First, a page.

The Stranger's 2019 SIFF Picks

I Wish I'd Had Booksmart in High School

Annapurna Pictures

Booksmart is about Molly and Amy (Beanie Feldstein and Kaitlyn Dever), two accomplished girls who are currently enjoying their final day of high school—and realizing that they've alienated all of their peers by focusing only on school and each other. (Molly and Amy are fun! Just focused.)

Then something snaps, and Molly decides the pair needs a party experience before graduation, which kicks off an epic night of social awkwardness, attempted hook-ups, accidental drug use, and inescapable theater kids.

The love-you-to-death friendship between Molly and Amy is the heart of director Olivia Wilde and writers Susanna Fogel, Emily Halpern, Sarah Haskins, and Katie Silberman's movie, and major credit is due to Dever and Feldstein for crushing that chemistry.

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Seattle's Queen of Gospel Soul Receives Cinematic Hallelujahs in the Reverent Patrinell: The Total Experience

The woman of the hour
The woman of the hour

With the public primed by Amazing Grace, the documentary about the making of Aretha Franklin’s 1972 gospel album, it’s a propitious time to view Patrinell: The Total Experience. Reverend Patrinell Staten Wright is the closest thing Seattle has to the Queen of Soul (albeit with a heavier emphasis on church life), and this film portrays the septuagenarian gospel/R&B singer’s inspirational story with utmost reverence. A strict disciplinarian, Wright headed the multiracial Total Experience Gospel Choir and impacted hundreds of lives through her spiritual and artistic tutelage. Patrinell reveals a woman who’s battled racism, sexism, gentrification, and health problems to become what one of her protégés called “our Rosa Parks, MLK, and Barack Obama.”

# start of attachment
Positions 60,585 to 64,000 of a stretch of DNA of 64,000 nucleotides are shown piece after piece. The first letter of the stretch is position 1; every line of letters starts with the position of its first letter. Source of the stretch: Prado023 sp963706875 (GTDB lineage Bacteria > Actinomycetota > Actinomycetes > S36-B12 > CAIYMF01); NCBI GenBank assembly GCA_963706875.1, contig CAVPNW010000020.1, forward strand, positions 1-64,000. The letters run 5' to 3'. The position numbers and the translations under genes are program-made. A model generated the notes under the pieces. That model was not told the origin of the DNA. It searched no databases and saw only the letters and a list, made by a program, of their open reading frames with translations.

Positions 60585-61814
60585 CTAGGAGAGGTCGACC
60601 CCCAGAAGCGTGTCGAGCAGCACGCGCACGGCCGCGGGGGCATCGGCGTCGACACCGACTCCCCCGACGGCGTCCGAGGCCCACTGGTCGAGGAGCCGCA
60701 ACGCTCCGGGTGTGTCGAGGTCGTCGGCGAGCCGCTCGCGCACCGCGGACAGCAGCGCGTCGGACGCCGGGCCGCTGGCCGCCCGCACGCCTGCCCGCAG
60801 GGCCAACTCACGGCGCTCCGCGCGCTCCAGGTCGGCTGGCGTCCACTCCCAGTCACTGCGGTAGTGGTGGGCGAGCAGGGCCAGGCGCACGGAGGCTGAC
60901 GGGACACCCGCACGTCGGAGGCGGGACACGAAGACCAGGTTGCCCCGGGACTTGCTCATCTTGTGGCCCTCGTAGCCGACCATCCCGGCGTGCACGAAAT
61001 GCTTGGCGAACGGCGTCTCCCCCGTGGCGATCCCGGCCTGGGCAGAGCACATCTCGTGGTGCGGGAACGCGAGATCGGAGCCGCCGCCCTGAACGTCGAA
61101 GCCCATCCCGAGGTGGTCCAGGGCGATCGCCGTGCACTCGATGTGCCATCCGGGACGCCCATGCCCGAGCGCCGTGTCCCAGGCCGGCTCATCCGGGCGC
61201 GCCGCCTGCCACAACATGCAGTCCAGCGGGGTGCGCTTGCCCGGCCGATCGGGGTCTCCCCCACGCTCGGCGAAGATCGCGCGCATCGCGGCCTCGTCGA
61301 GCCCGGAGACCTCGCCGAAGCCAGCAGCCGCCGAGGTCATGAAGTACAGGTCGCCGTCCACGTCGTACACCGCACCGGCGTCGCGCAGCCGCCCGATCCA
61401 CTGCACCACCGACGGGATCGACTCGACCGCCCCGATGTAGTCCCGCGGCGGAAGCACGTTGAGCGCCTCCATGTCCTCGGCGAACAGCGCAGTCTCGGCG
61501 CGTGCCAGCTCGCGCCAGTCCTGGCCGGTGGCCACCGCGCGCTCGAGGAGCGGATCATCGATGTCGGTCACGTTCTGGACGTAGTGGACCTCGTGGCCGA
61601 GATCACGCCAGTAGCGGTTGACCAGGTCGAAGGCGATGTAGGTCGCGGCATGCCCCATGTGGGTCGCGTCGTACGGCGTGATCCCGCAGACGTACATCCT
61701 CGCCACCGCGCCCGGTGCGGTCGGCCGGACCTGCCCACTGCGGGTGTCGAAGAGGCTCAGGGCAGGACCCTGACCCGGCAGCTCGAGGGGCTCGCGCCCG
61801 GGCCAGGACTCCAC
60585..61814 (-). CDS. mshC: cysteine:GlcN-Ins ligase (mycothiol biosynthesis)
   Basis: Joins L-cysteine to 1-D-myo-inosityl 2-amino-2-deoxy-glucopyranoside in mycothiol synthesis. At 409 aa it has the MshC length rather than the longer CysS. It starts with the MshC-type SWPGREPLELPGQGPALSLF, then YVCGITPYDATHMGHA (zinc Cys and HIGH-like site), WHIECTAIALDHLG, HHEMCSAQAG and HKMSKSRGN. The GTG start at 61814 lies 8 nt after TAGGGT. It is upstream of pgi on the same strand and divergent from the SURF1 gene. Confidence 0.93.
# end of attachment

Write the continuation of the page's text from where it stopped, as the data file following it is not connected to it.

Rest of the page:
Patrinell: The Total Experience screens this Sunday and Monday, May 26 and 27, at the 45th Seattle International Film Festival. Further details here. Check out The Stranger's complete SIFF guide here.

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Party in the Middle of Lake Union

Lester Black

I was sitting on a sailboat on Lake Union on a warm Tuesday in May when the ship's captain ran into a problem. We were minutes into the first Duck Dodge sailing race of the season, and the skipper was yelling at his crew to jibe—a difficult sailing maneuver where one sail goes slack and flips to the opposite side of the boat. No amount of rope tugging could put the sail in the correct position. Other ships raced past us. Our boat sat still. Disorder ensued.

"It's stuck on the cooler!" someone yelled. A young woman in khaki shorts freed the rope, letting the sail slide into position and catch the wind. Our cooler snafu had cost us precious minutes. But our captain, BJ, a fiftysomething retired Microsoft employee, seemed more concerned with the temperature of the boat's beer than our scuttled start.

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Regina Hall Is in the House at the 45th Seattle International Film Festival

Regina Hall (center) is the emotionally exhausted manager of a breastaurant in ‘Support the Girls.’
Regina Hall (center) is the emotionally exhausted manager of a breastaurant in Support the Girls. COURTESY OF MAGNOLIA PICTURES

The 1990s saw the birth of a new kind of black cinema. These were films that, despite being produced for black audiences, had real budgets. They cost millions to make and upheld basic Hollywood production standards. True, the budgets of these films were, in comparison to those made for white audiences (default Americans), small—but compared to earlier black-made films for black markets, the budgets were gigantic. The black people portrayed in these films—which were, if not a romantic comedy/drama, a straight-up comedy or drama—tended to be middle- or upper-class and not preoccupied with racism.

Black 1990s cinema also featured a new breed of black talent that was eventually identified as "black Hollywood," and its stars are now black-household names: Nia Long, Larenz Tate, Queen Latifah, Vivica A. Fox, Jada Pinkett Smith, Omar Epps, Ice Cube, and, of course, Regina Hall.